The Road to Yorkton 2012: Introducing CSSC Finalist B.D. Flory

B.D. Flory, BD Flory, bdflory

B.D. Flory is one of 13 nominees for this year’s Canadian Short Screenplay Competition’s Top Prize: The Writers Block Crystal.

CSSC Founder, David Cormican, had a chance to catch up with B.D. before the big night and ask him about the experience, his script and what’s up next.

Q: What is the name of your nominated screenplay?
A: Cells.
Q: Can you tell people in 50 words or less what it is all about?
A: It’s about obsession — you can overcome it, but the damage may already be done. Here’s the fun version: A scholar obsessed with an obscure femme fatale uncovers her fate and the horrific secret history of Hollywood, but his search endangers his marriage, his career, and his life.
Q: Do you remember where you were when you first got the strike of genius/flash of inspiration to write it? Where was that? And could you write it immediately, or did it take a long time?
A: As is often the case, I was brainstorming a solution to a story problem on another project. The elements that make up Cells didn’t turn out to be that solution, but there was enough there for a short, and maybe more someday. As soon as I finished the other project, I wrote Cells in day, let it rest for a week, then revised it in another day.
Q: How did you find out about the CSSC? And what made you decide to enter?
A: It was recommended to me by a mentor, but at the time, I only had full length material — TV specs and a feature. It wasn’t until the next year that I first submitted, and it wasn’t until the year after that I made a showing — Cells is a finalist, and Belly Roll made it as far as the “Top 50′ish.” I’m either getting better or getting luckier. I suppose both is too much to hope for.
Q: Has your script (or any other scripts of yours), placed in any other festivals or competitions? (please list)
A: My first feature-length screenplay, “The Greatest Show on Earth,” placed as a semi-finalist in both the Slamdance Screenplay Competition and Creative Screenwriting Magazine’s AAA Screenplay Competition.
Q: What does it mean for you and your career to be a Top 13 Finalist in the CSSC?
A: Another stack of chips on the roulette board. The entertainment industry is a numbers game, and when that wheel spins, the more chips you have spread out on the board, the better the odds your number comes up. On a personal note, 13 is kind of a lucky number — my first date with my wife was on Friday the 13th!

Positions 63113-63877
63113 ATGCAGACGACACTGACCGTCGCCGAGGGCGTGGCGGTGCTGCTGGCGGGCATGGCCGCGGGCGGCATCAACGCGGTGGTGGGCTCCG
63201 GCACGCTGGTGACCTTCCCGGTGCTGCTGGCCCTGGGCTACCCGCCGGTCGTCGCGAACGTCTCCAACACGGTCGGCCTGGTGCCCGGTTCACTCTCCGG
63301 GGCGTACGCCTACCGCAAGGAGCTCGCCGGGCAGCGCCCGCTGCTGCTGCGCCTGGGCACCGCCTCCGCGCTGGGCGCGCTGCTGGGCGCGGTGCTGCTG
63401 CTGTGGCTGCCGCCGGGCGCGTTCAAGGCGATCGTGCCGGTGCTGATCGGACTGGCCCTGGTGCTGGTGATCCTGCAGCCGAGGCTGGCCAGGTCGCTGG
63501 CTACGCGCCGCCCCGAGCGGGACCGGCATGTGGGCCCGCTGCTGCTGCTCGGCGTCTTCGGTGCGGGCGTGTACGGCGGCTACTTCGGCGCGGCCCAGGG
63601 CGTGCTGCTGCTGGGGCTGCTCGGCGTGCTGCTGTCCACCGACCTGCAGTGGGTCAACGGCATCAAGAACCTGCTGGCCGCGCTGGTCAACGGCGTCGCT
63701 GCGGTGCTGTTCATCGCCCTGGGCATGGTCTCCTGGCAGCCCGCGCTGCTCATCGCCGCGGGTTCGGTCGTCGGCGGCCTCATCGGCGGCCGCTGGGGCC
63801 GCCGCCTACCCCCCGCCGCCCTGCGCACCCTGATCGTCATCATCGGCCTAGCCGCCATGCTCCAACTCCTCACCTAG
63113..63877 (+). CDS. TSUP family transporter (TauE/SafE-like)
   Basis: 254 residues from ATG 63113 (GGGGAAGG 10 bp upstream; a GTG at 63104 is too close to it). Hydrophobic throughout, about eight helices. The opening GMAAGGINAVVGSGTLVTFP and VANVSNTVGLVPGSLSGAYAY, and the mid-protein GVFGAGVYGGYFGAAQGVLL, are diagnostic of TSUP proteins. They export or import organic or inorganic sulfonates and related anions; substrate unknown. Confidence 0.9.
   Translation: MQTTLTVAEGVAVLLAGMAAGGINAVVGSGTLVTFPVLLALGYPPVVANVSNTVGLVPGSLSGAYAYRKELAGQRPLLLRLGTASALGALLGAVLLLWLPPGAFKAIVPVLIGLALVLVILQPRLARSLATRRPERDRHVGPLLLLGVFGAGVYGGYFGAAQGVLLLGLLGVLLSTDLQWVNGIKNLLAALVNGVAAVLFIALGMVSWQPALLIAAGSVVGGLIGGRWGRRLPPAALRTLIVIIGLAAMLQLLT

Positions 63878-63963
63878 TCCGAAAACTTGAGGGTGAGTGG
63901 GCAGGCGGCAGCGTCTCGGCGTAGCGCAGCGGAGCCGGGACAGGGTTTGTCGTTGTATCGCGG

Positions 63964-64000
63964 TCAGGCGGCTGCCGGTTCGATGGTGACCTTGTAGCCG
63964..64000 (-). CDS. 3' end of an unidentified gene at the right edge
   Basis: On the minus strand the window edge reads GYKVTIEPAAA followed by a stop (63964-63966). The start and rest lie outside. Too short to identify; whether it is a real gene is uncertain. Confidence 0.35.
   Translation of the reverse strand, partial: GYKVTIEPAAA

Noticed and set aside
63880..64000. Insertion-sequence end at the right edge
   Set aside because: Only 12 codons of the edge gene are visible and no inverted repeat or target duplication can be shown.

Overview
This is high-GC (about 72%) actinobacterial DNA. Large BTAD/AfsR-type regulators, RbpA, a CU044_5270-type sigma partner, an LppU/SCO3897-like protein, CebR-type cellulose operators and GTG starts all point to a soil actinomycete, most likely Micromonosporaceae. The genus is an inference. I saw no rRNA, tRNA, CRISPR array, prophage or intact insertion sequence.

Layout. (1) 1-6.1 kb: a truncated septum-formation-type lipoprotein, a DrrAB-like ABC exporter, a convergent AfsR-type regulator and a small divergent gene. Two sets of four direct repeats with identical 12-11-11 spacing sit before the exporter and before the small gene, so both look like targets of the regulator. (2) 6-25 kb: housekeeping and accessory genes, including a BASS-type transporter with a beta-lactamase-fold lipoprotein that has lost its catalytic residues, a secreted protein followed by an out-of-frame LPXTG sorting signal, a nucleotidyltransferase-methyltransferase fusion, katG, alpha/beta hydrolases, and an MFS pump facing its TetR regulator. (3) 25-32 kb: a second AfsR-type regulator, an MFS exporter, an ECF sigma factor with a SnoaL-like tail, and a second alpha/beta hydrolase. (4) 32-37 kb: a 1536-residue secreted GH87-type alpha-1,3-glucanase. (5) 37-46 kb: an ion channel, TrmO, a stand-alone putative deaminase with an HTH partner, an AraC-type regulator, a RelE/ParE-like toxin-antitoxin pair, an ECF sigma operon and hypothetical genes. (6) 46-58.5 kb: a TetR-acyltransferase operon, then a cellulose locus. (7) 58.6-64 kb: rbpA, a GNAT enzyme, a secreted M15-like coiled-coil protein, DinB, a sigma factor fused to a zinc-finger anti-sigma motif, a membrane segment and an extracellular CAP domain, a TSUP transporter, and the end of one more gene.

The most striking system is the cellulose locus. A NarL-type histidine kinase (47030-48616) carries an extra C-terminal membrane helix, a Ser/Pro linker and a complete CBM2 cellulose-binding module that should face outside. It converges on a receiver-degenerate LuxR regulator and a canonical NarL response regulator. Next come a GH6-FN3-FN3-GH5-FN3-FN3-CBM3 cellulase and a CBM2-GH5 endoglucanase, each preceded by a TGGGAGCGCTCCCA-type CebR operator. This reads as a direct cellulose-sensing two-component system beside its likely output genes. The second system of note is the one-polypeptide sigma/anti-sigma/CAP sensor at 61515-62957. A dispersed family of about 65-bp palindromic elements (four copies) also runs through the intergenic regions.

Q: Has any of your work ever been produced? (please list)
A: Another of my short scripts, “Dog-Eared,” was produced at the University of Southern California’s School of Cinematic Arts, thanks to a generous grant from the program. Josh Tate, the film’s director, put a great cast and crew together, and we were fortunate enough to screen it at the Director’s Guild in Los Angeles just a couple of weeks ago.
Q: What is your favourite short film of all time?
A: Duck Amuck, one of the greats to emerge from the Chuck Jones years at Warner Brothers Cartoons. Daffy Duck is tormented by an unseen force, eventually revealed to be a sadistic animator. Even though I saw it at a very young age, it taught me one of the first lessons I learned about storytelling: put your characters through as much hell as you can in the time you have.
Q: Who is your favourite (screen)writer or author? Why?
A: William Gibson, author of the seminal Neuromancer, a foundational book in the cyberpunk movement. He’s become less and less of a science fiction author over the years, as reality draws nearer and nearer to the future he imagined.
Q: What is your favourite word in the English language?
A: Yes.
Q: What is your favourite word in any language?
A: Aletheia — Heidigger complicates it quite a bit, but the original meaning, from the Greek, is disclosure, truth. A coming forth of the essence of a thing. Heidigger’s take is that it’s a beginning, but not yet truth — a process. As a writer, I generally think of myself as a craftsman, but when I’m feeling artistic, this hits home.
Q: Do you have any advice for other writers who may be considering entering the CSSC next year?
A: You don’t have many pages to work with, so boil it down to essential elements. Develop interesting characters in a unique setting — imagined or real. Story flows naturally from the characters’ collisions with each other and their world.

About David Cormican

DAVID CORMICAN is an award winning blogger (2010 Canadian Weblog Award winner – best literature & writing category), father, performer, producer and founder of the prestigious Canadian Short Screenplay Competition (CSSC), an organization he formed to showcase and promote emerging screenwriters through recognition and the production of their winning work. In 2010 Cormican was a nominee for the Regina Mayor’s Arts & Business Award for Innovation in the Arts and a recipient of the National Screen Institute’s Drama Prize. In addition to establishing the CSSC's Short Film Fund, he is also a partner with Minds Eye Entertainment where he is in charge of development for the production company’s feature film, television and branded content. Recent producing credits include THE TALL MAN (Jessica Biel) and FACES IN THE CROWD (Milla Jovavich, Julian McMahon) for Minds Eye and RUSTED PYRE (Brooke Palsson, Samantha Somer Wilson) and MINUS LARA (a Bravo!FACT funded short starring Romina D’Ugo) for the CSSC. He is a board member for Regina Downtown Business Improvement District, a counselor for ACTRA Saskatchewan and board member representing the arts portfolio for SaskCulture. He also sits on various committees for SaskFilm, SMPIA and the Canadian Media Producers Association.
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